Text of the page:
Brazil flooding death toll hits 100 as government pledges aid

Crews race to rescue survivors as floodwaters displace 160,000 people across southern state of Rio Grade do Sul.

A woman is carried by rescuers amid flooding in Humaita, in Porto Alegre, Brazil
A woman is rescued following the floods in Humaita, Porto Alegre, Brazil, on May 8 [Diego Vara/Reuters]

The death toll from tremendous flooding in southern Brazil has reached 100, the local civil defence agency said, as emergency crews continued to search for dozens of missing people.

Nearly 400 municipalities have been affected after days of heavy rains swamped the Brazilian state of Rio Grande do Sul.

The floodwaters injured hundreds of people and forced 160,000 others from their homes as of Wednesday, while the state civil defence authority said 128 people were still missing.

Brazil’s national centre for natural disasters said the southern part of the state was under “high risk” of more floods throughout the day.

(Al Jazeera)

It said rainfall was expected to restart, and although it was not expected to be significant in volume terms, water levels are already high in many places and the soil is saturated.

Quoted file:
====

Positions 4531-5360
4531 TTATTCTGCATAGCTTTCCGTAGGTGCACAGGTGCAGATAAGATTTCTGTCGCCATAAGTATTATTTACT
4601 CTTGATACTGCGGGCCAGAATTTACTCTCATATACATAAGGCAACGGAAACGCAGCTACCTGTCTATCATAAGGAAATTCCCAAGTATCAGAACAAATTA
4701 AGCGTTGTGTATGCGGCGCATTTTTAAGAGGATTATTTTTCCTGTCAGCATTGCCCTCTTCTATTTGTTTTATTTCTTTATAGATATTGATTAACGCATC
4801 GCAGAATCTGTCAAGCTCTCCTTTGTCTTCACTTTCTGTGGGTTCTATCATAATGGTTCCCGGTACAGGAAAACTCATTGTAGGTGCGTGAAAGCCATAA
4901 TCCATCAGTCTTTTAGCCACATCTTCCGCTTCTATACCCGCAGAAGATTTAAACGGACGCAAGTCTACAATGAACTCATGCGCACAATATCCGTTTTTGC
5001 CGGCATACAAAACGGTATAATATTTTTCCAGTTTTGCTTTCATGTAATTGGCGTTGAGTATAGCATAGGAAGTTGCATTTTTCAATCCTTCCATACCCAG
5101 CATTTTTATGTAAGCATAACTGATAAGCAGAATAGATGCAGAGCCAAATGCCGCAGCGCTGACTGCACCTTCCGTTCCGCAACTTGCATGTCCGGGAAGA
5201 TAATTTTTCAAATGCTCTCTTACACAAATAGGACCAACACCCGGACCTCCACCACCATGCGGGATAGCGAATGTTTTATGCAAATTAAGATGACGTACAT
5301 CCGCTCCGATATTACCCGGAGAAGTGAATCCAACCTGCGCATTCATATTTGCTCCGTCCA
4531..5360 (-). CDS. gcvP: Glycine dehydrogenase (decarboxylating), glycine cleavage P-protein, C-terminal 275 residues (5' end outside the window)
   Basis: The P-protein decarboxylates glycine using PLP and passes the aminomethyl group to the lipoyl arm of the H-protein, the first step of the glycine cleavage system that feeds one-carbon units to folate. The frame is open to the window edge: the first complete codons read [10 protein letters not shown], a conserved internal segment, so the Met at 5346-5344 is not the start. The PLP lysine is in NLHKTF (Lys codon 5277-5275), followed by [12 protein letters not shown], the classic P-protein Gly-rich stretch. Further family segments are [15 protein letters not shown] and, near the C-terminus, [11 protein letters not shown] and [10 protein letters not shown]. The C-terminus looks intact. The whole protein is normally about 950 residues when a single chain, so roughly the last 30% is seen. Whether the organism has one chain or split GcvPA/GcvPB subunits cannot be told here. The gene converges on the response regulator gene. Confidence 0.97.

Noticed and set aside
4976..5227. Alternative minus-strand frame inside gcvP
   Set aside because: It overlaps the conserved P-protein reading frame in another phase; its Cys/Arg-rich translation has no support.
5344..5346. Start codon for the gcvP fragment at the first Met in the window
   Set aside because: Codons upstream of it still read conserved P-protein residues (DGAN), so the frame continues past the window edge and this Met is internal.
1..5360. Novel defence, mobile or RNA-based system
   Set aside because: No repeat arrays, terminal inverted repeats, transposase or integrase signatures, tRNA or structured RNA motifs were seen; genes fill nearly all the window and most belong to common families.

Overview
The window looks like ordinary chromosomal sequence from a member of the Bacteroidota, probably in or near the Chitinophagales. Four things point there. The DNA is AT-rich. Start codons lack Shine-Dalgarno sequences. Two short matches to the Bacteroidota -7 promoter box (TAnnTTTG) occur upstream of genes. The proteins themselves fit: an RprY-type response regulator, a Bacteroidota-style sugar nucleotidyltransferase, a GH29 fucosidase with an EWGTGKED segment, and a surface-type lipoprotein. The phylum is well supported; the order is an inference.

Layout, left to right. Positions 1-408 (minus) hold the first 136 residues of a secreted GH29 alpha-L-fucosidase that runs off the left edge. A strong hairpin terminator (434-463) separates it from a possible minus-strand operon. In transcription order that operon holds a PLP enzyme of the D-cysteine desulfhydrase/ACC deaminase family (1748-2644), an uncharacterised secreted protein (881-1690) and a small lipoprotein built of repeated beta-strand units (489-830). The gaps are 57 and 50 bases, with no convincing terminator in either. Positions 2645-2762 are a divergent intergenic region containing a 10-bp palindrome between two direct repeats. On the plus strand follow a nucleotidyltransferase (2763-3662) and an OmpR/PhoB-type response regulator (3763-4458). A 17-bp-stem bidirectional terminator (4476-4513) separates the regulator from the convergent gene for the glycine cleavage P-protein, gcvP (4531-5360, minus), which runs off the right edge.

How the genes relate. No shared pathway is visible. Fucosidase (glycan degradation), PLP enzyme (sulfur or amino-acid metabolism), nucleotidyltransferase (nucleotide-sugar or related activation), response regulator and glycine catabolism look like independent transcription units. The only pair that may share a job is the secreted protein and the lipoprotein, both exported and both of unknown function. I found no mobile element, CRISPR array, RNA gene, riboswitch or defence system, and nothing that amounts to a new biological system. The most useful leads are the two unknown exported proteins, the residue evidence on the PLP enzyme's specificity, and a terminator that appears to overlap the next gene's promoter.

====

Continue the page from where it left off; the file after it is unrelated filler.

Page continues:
Many residents have no access to drinking water or electricity – or even the means to call for help with telephone and internet services down in many places.

State Governor Eduardo Leite warned earlier this week that the human toll was likely to rise as “the emergency is continuing to develop” in the state capital of Porto Alegre and other areas.

Only two of the six water treatment plants in Porto Alegre – home to about 1.4 million people – were functioning, the mayor’s office said on Tuesday, and hospitals and shelters were being supplied by tankers.

Brazilian President Luiz Inacio Lula da Silva has promised that there would be “no lack of resources” to meet the needs of residents.

“We understand the difficult financial situation faced by Rio Grande do Sul,” he said at an event in Brasilia, adding he wanted to make sure the state would get “everything it is entitled to”.

“We still don’t know the exact dimension of the floods, that will only be clear to us when the water levels return to normal,” Lula said.

About 15,000 soldiers, firefighters, police and volunteers were at work across the state to rescue those trapped and transport aid.

The Brazilian navy also was expected to send its NAM Atlantico vessel – Latin America’s largest – to Rio Grande do Sul on Wednesday with two mobile water treatment stations.

In Gasometro, a part of Porto Alegre popular with tourists, the water continued to rise on Wednesday, complicating rescue efforts.

“You can only cross on foot or by boat. There is no other way,” 30-year-old Luan Pas told the AFP news agency next to a street turned into a stagnant, smelly river.

Another Porto Alegre resident, Adriana Freitas, said she had “lost everything”.

“It’s sad when we see the city, our house, in the middle of the water,” Freitas told Reuters. “It seems like it’s over, that the world has ended.”

Source: News Agencies